Now is the time to go for growth

In an interview with the Telegraph on Saturday, Jeremy Hunt says the UK economy had “turned a corner” and now was the time to focus on growth. The Chancellor indicated that with inflation on its way down and the tax burden at an almost 70-year high, the Conservatives would be forging a path to tax cuts. “It’s not an easy path. There are difficult decisions you have to take to get there,” he said. “But we believe if we’re going to grow the economy, this is going to be an Autumn Statement for growth, then we have to show the country there is a path to a lower tax economy.” Mr Hunt declined to be drawn on specific tax cuts in the Autumn Statement, but there have been widespread reports that he and the Prime Minister are considering a cut to inheritance tax, stamp duty and for businesses, an extension of so-called “full expensing”, which allows firms to claim back up to 25p for every £1 invested. Meanwhile, during a visit to a green power company in Sheffield, Mr Hunt signalled a drive to improve public sector efficiency. “You’ll be hearing lots about that going forward,” he said. “If we increase public sector productivity growth by just 1% a year we can start to reduce the tax burden as a proportion of GDP.”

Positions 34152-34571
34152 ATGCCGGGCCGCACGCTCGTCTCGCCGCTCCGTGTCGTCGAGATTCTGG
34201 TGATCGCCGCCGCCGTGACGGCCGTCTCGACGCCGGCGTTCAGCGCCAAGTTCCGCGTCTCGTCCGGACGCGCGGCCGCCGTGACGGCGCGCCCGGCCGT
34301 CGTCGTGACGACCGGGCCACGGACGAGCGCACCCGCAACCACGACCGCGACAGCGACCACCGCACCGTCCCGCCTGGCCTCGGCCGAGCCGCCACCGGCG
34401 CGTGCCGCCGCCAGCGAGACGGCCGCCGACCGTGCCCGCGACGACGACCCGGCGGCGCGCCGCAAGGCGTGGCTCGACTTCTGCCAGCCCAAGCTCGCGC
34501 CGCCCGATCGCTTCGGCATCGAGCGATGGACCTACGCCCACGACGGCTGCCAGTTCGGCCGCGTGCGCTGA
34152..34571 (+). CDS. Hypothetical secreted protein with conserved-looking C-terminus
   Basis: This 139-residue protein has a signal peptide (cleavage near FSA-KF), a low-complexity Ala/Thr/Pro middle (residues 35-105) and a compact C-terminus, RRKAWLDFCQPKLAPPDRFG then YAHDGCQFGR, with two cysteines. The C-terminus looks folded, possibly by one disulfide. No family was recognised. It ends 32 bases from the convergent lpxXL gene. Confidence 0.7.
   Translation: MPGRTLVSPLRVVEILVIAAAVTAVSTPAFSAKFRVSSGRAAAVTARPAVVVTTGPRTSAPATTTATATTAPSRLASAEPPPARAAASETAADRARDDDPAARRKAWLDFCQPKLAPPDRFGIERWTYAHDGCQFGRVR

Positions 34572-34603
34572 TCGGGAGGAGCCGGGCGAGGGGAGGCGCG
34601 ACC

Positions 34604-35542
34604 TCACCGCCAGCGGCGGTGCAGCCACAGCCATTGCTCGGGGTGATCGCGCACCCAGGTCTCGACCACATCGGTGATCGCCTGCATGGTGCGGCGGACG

We want to cut taxes responsibly

The Chancellor continued to hint at possible tax cuts in a round of media interviews on Sunday. Speculation has been rife that he and the Prime Minister would look to cut income tax in the Autumn Statement after public finances improved. Jeremy Hunt told Times Radio that he will only cut taxes in a “responsible” way, emphasising the need for discipline. He suggested to Sky News that tax cuts would help to boost economic growth – motivating people to work and take risks. Another option to increase workers’ take home pay is to raise tax thresholds, which have been frozen for years, dragging ever more people into the net as inflation pulls up wages. Other major decisions still to be finalised are whether to increase the pensions triple lock by average earnings of 8.5%, or to strip out bonuses and one-off payments, lowering the rise to 7.8%, and whether to increase benefits in line with the CPI rate of inflation in September (6.7%) or October (4.6%). Rishi Sunak and the Chancellor are concerned that income tax cuts could cause inflation to rebound, so many expect them to focus on growth-enhancing measures and cuts to business taxes. Any cut to inheritance tax is now widely thought to be set aside for the Spring Budget.

Future Fund start-ups failing faster than rivals